Rss Feed

Best of 2011

Well, it was inevitable. I knew I'd be compiling a Best of 2011 post, and I knew it'd be ridiculously long (no way I can confine myself to 5 or even 10 books!), and here it is: Best of 2011, Super-Long Edition, in roughly chronological order with excerpts from reviews.

The Space Between The Trees by Katie Williams. Beautiful, gorgeous, and completely different from any other book I've ever read. This is one that you read slowly and savor along the way, and it's not something that will appeal to every reader.

Mostly Good Girls by Leila Sales. A fun and hilarious read! Leila Sales is fast becoming one of my favorite authors for a pick-me-up with deeper messages than a 'typical' chick lit book.

Divergent by Veronica Roth. I mean, seriously, it's Divergent. Who didn't absolutely fall in love with this book? I honestly haven't read a negative review yet.

Anna and the French Kiss by Stephanie Perkins. A brilliant book that's guaranteed to put you in a good mood. This is teen romance at its best, and I loved every page of it.

Fall for Anything by Courtney Summers. Beautiful writing, beautiful story, what more is there to say?

Where the Truth Lies by Jessica Warman. Raw, gritty, and honest. This is dark contemporary that's hard to swallow and hard to bear but so completely worth it.

This Girl is Different by J. J. Johnson. This book is different. In a good way. No, scratch that, in an amazing, incredible way.

Jersey Tomatoes are the Best by Maria Padian. A heart-warming story about two best friends that still manages to stand out from stories with similar themes.

How to Say Goodbye in Robot by Natalie Standiford. A masterpiece that has absolutely earned its place in my top five all-time favorites. Even the print book itself is beautiful.

Like Mandarin by Kirsten Hubbard. Words can't even describe how gripping, how deep, how real and beautiful and amazing I found this book to be. This is the rare book I want to read over and over again.

Nothing But the Truth by Justina Chen Headley. Love, love, love this book and I would recommend it to everyone but especially fellow half-Asians.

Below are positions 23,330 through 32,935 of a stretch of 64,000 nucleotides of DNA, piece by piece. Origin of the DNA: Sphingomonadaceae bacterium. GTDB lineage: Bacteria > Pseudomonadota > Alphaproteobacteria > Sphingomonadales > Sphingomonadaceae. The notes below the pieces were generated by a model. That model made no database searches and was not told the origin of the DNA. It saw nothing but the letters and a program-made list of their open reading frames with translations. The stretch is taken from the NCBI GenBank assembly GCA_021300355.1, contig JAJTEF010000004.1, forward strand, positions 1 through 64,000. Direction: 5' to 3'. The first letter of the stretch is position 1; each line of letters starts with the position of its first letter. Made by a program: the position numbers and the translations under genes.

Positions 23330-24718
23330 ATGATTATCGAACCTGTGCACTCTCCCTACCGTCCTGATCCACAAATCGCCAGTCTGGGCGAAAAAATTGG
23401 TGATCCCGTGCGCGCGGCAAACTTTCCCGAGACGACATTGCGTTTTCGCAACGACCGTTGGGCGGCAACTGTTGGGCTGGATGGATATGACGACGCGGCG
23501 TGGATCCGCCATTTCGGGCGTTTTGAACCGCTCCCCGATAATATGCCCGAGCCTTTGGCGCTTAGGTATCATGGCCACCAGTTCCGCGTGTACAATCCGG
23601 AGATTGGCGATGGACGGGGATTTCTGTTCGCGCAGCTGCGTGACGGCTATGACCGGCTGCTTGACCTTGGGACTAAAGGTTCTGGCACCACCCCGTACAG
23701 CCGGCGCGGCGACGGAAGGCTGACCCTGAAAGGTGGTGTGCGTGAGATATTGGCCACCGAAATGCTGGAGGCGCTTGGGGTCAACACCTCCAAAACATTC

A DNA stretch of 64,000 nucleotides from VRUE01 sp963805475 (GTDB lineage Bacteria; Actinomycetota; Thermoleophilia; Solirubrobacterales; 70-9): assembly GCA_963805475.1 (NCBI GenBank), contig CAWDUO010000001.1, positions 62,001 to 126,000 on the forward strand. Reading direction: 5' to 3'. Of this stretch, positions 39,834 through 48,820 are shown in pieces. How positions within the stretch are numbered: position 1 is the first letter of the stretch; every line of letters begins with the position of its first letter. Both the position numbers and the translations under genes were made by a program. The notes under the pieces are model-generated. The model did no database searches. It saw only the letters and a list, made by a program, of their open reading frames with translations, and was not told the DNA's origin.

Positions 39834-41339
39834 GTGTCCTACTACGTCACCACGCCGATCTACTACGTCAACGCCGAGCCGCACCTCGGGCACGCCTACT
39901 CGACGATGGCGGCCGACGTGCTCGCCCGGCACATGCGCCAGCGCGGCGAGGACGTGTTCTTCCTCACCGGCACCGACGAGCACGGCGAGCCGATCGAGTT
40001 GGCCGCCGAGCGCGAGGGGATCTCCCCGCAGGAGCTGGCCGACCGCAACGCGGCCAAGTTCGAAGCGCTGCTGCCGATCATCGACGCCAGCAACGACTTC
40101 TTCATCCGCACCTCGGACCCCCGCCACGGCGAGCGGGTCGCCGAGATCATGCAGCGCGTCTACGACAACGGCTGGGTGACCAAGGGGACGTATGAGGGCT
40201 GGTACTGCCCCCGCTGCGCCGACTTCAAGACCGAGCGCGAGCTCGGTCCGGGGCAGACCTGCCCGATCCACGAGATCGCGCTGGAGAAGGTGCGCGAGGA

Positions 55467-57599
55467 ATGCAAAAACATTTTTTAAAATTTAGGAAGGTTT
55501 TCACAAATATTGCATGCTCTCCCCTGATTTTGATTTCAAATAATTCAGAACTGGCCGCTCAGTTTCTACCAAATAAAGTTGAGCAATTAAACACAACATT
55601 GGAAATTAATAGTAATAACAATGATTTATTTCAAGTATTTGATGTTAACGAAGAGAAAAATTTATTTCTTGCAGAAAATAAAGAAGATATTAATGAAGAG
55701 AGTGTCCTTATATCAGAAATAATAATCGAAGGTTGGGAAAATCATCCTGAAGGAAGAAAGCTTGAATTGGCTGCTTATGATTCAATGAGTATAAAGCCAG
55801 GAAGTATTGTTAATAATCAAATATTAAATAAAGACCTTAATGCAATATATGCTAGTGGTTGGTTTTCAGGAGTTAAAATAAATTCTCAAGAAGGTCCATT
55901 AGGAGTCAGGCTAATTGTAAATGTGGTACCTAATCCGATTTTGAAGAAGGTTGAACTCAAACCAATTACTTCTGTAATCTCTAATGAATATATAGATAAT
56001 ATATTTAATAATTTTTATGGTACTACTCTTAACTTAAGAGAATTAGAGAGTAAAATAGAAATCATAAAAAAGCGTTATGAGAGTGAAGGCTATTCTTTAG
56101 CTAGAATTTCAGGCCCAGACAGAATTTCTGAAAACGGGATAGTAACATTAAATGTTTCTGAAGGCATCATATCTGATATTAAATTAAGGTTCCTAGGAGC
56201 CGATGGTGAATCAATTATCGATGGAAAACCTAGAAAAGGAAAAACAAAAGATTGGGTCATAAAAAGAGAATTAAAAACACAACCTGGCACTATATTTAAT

Past Perfect by Leila Sales. Well, I already said why I love Leila Sales' books, and rest assured, the same applies to this one!

Please Ignore Vera Dietz by A. S. King. Beautiful, wrenching, and honest contemporary novel. Anyone who loves YA or wants to get into it should pick this up.

The Night Circus by Erin Morgenstern. My new favorite book of all time. It was slow and atmospheric, and worth every single beautiful word.

King Dork by Frank Portman. Refreshing, unique, and just an immense stand-out on the shelves. It has some profanity and isn't a good book for more conservative readers, but it's definitely something I would recommend to everyone else.

Everybody Sees the Ants by A. S. King. I loved King's first book and now I love the second. A. S. King is fast becoming one of my favorite authors.

Bunheads by Sophie Flack. I love ballet books, and this one really stands out by showing the gritty side of it. It was honest, perceptive, and an absolute pleasure to read.

What were your favorite books of 2011? Do you agree/disagree with any of these?

Follow Friday (32)

This week's question is...

What are your 2012 resolutions for your blog?

Well, I touched on these in an earlier post this week, but my main resolutions are simply to read more, review more, and spend longer on reviews to make sure they're all consistent in terms of quality. I'd like to reach more followers by making sure I follow memes like this one more frequently so I can meet more bloggers.

If you're new to my blog, welcome! :) Drop your link in the comments so I can return the favor.

Ship Breaker: Review

Title: Ship Breaker
Author: Paolo Bacigalupi
Release Date: May 2010
Published By: Little, Brown
Pages: 326
Goodreads Rating: 3.79 stars

Review: In a future shanty town on the Gulf Coast, Nailer works light crew, stripping copper wire from grounded oil tankers in harsh poverty. But when he finds a beached clipper ship with a lone survivor - a beautiful girl - he has a decision to make. At great risk to himself, he rescues Nita from the ship in the hopes that it'll lead to a better life, and everything changes.

One of SHIP BREAKER's best aspects is immediately obvious: the originality. Many dystopian novels deal with very similar settings, but this book breaks the mold and goes for a frighteningly realistic approach. Apart from a few minor details, I could easily see this book taking place in, say, a third world country, so the idea that conditions like these could occur on the Gulf Coast in the future is certainly a possibility.

Just like many dystopian novels, there were both elements of action and emotion interwoven skillfully through the story. The plot bounced back and forth from heart-pounding moments to emotion so tender I may have teared up in a few places, and it worked wonderfully. It's difficult to pull off a good balance, but the author was clearly able to do so here.

My only complaint about this book is that it just wasn't extremely hooking. It didn't always maintain my attention consistently throughout, and there were times when I found my mind drifting in the middle. I wish it kept me at around the same level of engrossment throughout, but unfortunately this just wasn't really the case.